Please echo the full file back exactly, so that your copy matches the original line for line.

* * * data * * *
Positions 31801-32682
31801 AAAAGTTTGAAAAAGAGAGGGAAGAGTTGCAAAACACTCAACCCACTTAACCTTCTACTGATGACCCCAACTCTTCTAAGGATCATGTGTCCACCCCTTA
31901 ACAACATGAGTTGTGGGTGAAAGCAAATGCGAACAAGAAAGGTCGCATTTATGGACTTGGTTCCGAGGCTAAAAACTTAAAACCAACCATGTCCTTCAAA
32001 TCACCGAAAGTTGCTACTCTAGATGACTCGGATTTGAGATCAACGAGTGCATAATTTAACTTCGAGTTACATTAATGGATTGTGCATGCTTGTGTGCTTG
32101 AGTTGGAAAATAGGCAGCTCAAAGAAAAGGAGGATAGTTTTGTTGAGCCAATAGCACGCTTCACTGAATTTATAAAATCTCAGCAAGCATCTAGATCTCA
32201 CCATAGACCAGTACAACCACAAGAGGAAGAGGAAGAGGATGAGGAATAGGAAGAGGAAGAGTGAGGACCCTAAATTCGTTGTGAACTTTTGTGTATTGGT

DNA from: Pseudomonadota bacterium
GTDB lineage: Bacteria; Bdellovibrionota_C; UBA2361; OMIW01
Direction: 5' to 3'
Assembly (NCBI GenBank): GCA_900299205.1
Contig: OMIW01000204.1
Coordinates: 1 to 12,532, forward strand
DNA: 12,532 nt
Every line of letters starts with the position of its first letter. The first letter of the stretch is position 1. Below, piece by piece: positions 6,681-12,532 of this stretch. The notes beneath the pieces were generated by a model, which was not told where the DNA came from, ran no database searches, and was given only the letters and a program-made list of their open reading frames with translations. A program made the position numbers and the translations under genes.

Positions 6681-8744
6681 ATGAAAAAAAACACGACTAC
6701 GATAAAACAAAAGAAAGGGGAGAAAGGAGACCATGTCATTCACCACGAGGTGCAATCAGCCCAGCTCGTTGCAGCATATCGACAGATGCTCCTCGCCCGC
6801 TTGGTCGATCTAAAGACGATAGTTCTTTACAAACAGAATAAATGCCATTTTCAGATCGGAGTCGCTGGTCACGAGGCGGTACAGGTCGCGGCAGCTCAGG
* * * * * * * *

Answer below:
Positions 31801-32682
31801 AAAAGTTTGAAAAAGAGAGGGAAGAGTTGCAAAACACTCAACCCACTTAACCTTCTACTGATGACCCCAACTCTTCTAAGGATCATGTGTCCACCCCTTA
31901 ACAACATGAGTTGTGGGTGAAAGCAAATGCGAACAAGAAAGGTCGCATTTATGGACTTGGTTCCGAGGCTAAAAACTTAAAACCAACCATGTCCTTCAAA
32001 TCACCGAAAGTTGCTACTCTAGATGACTCGGATTTGAGATCAACGAGTGCATAATTTAACTTCGAGTTACATTAATGGATTGTGCATGCTTGTGTGCTTG
32101 AGTTGGAAAATAGGCAGCTCAAAGAAAAGGAGGATAGTTTTGTTGAGCCAATAGCACGCTTCACTGAATTTATAAAATCTCAGCAAGCATCTAGATCTCA
32201 CCATAGACCAGTACAACCACAAGAGGAAGAGGAAGAGGATGAGGAATAGGAAGAGGAAGAGTGAGGACCCTAAATTCGTTGTGAACTTTTGTGTATTGGT

DNA from: Pseudomonadota bacterium
GTDB lineage: Bacteria; Bdellovibrionota_C; UBA2361; OMIW01
Direction: 5' to 3'
Assembly (NCBI GenBank): GCA_900299205.1
Contig: OMIW01000204.1
Coordinates: 1 to 12,532, forward strand
DNA: 12,532 nt
Every line of letters starts with the position of its first letter. The first letter of the stretch is position 1. Below, piece by piece: positions 6,681-12,532 of this stretch. The notes beneath the pieces were generated by a model, which was not told where the DNA came from, ran no database searches, and was given only the letters and a program-made list of their open reading frames with translations. A program made the position numbers and the translations under genes.

Positions 6681-8744
6681 ATGAAAAAAAACACGACTAC
6701 GATAAAACAAAAGAAAGGGGAGAAAGGAGACCATGTCATTCACCACGAGGTGCAATCAGCCCAGCTCGTTGCAGCATATCGACAGATGCTCCTCGCCCGC
6801 TTGGTCGATCTAAAGACGATAGTTCTTTACAAACAGAATAAATGCCATTTTCAGATCGGAGTCGCTGGTCACGAGGCGGTACAGGTCGCGGCAGCTCAGG